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Since all the sheep belong to Jesus, what’s the real problem?Sheep-stealing /'ʃip stil.ɪŋ/ vt. Getting a Christian to leave their church and join yours. [Sheep-stealer /'ʃip stil.ər/ n.]My sister and I live in the same town. I’m a member of a small church. She’s a member of another, larger church.When people hear this, sometimes they respond, “Aww. Why don’t you go to the same church? You should be worshiping together.”Well, sometimes we do. Sometimes I visit her church. Once, she and her family visited mine. Our churches aren’t in competition, y’know. Mine may be in a denomination and hers isn’t, but both churches belong to Jesus: They’re both outposts of God’s kingdom.Why don’t we go to the same church? Various reasons. Initially it was because I was giving the churches in my denomination a try before settling on one… and this one fit. (Once it wasn’t, so I hung with the Baptists a few years.) If I had to switch churches, I don’t think it’d be too big a stretch to switch to …

Deaf ears aren’t opportunities.

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Despite the kingdom’s unlimited resources, let’s not be stupid with them.Matthew 7.6In his the Sermon on the Mount, Jesus told the chip and the beam story,Mt 7.3-5, Lk 6.41-42 then immediately brought up pearls and pigs. Or pearls and swine, as the KJV more famously has it. The saying’s only found in Matthew. Figured I’d show it to you in context, since it makes my interpretation more obvious.Matthew 7.3-6 KWL3“Why do you see the wood chip in your brother’s eye,yet not notice the support beam in your eye?4How will you tell your brother, ‘Let me get the chip out of your eye’?Look, there’s a beam in your eye!5You hypocrite, first get the beam out of your eye!And you’ll see straight enough to get out the chip from your brother’s eye.6But don’t give holy things to the dogs, nor throw your pearls before the pigs.Otherwise they’ll trample them under their feet, and they might turn and attack you.”See, the problem with the pearls-to-pigs saying, is we regularly forget it comes right after th…

Carrot-and-stick evangelism. (Mostly stick.)

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Why hellfire and brimstone is the worst way to proclaim God’s kingdom.Recently I got to talking with a member of my church about evangelism. She wanted to know how I shared Jesus. Not to pick up any pointers or anything; she just wanted to make sure I wasn’t spreading heresy. (She’s one of those folks who’s not sure anyone’s doing Christianity right but her.)So I talked about how I usually lead pagans to Jesus: First I try to plug ’em into a church. Doesn’t need to be mine, but it should be a fruitful church. They’re more likely to encounter Jesus for themselves if the people in the church know him personally, y’know.She. “And what do you tell them about hell?”Me. “Not much. They don’t usually ask.”She. “You don’t warn them about hell?Me. “I don’t need to. I’ve already got ’em interested in going to church.”She. “But you’ve gotta warn ’em about hell!”Me. “Why?”She. [gonna burst a blood vessel over my perceived stupidity] “Because that’s where they’re headed!”Me. “Oh, they know that. …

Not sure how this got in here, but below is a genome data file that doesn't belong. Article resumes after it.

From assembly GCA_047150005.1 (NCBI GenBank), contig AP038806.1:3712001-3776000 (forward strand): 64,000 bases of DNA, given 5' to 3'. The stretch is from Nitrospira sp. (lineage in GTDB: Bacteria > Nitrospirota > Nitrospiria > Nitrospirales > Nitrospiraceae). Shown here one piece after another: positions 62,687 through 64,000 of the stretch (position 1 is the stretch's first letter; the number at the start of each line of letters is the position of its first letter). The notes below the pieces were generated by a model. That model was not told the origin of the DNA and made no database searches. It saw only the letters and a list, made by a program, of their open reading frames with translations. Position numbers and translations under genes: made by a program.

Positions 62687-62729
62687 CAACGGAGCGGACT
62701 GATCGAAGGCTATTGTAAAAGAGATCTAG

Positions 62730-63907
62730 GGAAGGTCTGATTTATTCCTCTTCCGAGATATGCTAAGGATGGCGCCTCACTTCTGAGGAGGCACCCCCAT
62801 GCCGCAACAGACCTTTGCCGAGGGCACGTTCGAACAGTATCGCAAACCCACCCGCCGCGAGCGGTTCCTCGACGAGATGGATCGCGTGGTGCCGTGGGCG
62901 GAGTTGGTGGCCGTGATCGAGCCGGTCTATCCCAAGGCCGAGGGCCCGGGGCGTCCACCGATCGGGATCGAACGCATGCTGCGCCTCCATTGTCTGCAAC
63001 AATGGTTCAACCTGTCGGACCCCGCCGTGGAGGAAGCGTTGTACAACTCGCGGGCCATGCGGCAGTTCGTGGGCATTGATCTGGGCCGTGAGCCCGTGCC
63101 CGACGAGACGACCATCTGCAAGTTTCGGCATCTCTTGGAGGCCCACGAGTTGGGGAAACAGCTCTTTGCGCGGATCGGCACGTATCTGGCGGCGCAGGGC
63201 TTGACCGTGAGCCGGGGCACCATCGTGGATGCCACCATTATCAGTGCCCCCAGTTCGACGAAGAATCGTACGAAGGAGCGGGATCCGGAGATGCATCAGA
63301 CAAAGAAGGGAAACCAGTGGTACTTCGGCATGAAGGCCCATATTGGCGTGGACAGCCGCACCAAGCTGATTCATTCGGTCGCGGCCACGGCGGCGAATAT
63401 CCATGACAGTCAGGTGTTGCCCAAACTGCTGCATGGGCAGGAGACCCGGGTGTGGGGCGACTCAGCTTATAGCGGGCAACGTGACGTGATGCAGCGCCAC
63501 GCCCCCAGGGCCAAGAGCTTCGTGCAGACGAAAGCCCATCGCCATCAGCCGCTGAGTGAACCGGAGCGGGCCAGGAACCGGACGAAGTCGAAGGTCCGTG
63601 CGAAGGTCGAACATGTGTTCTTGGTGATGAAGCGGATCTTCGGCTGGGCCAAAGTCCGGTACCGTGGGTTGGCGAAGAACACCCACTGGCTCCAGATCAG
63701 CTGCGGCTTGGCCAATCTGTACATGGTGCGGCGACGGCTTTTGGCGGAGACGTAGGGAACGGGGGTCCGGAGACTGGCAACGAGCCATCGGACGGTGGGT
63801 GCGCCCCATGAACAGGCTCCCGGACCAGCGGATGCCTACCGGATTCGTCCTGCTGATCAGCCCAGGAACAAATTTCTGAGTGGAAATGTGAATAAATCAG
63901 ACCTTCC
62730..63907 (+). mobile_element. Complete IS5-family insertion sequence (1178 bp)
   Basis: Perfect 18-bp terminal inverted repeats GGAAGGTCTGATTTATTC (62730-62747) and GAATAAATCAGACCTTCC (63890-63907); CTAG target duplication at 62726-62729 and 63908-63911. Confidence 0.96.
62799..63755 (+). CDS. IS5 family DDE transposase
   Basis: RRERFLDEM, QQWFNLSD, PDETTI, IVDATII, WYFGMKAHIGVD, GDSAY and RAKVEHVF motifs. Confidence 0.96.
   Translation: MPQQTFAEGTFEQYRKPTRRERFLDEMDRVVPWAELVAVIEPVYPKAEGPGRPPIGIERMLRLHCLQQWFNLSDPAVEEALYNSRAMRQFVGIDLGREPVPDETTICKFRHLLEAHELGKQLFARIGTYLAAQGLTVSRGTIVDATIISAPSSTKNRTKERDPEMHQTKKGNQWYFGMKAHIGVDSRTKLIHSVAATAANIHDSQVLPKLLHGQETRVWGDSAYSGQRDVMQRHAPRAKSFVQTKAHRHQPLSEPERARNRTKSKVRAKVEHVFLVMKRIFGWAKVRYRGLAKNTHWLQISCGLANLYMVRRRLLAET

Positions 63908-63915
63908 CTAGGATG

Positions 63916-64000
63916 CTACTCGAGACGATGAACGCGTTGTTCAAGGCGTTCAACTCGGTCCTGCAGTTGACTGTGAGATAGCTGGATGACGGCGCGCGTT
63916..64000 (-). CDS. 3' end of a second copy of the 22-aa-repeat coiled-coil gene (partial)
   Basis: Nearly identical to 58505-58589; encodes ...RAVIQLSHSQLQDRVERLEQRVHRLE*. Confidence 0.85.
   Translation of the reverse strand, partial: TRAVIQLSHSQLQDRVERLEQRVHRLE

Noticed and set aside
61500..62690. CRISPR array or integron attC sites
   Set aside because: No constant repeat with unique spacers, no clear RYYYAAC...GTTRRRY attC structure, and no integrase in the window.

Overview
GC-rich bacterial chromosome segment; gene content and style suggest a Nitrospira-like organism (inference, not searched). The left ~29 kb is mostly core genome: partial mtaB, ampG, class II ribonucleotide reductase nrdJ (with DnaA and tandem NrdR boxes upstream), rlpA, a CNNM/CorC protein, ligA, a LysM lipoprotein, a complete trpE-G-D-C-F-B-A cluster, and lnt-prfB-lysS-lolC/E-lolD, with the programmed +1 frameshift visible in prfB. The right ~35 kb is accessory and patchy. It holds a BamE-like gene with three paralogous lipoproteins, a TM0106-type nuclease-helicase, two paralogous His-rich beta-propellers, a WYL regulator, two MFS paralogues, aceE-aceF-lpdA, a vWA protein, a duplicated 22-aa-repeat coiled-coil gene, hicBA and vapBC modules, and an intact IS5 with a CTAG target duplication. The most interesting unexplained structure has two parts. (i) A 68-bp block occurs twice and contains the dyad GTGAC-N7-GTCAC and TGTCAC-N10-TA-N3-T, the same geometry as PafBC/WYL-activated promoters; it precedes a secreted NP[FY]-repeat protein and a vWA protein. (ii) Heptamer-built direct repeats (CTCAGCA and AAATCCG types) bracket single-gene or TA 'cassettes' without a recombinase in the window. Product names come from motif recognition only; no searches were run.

Don’t just raise your kids Christian. Share Jesus with them.

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If you can’t talk politics yet still produce good fruit, they’re in Christ’s way. And need to go.Some years ago I was telling a friend about some church ministry I was involved with. He then told me, with a little bit of embarrassment, he wasn’t involved in such thing in his church. Didn’t feel he could possibly find the time.“Well that’s understandable,” I told him: “You have four kids under the age of 10. They’re your ministry. You’ve gotta make sure they know Jesus, and have a growing relationship with them. Get them solid; then worry about all the other stuff your church is doing. Then your kids will wanna do all those church things with you.”He was a little relieved to hear me say that, ’cause he’d been kicking himself a little for not doing enough church stuff. You know how some churches can get: If you’re not giving ’em 10 hours a week, they doubt your salvation. But when Paul instructed Timothy on what sort of people oughta serve the church (or deacons, as we tend to call ’em)…

“Can I pray for you?”

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Most people don’t mind at all if you do. When you don’t know what to do, talk to God.Not only is this always good advice to follow, but it’s good advice when dealing with others. When other people share their difficulties with us, we don’t always know how to respond. Prayer’s one of the best responses—if not the best, period. It’s turning to God as our first resort.I know; plenty of people think they know just what to do when they hear someone’s troubles. That’s why they immediately offer it: Advice. No, the person sharing their woes didn’t ask for it. Often they just wanted to vent to someone. But that’s not gonna stop people from inflicting bad advice upon ’em anyway.Remember Job’s friends? For a week he kept his mouth shut, Jb 2.13 but then he made the mistake of lamenting in front of them, Jb 3 and it opened up their floodgates of bad advice, naive statements, sorry platitudes—you know, the same stuff people still offer as advice, which just goes to show they’ve never really read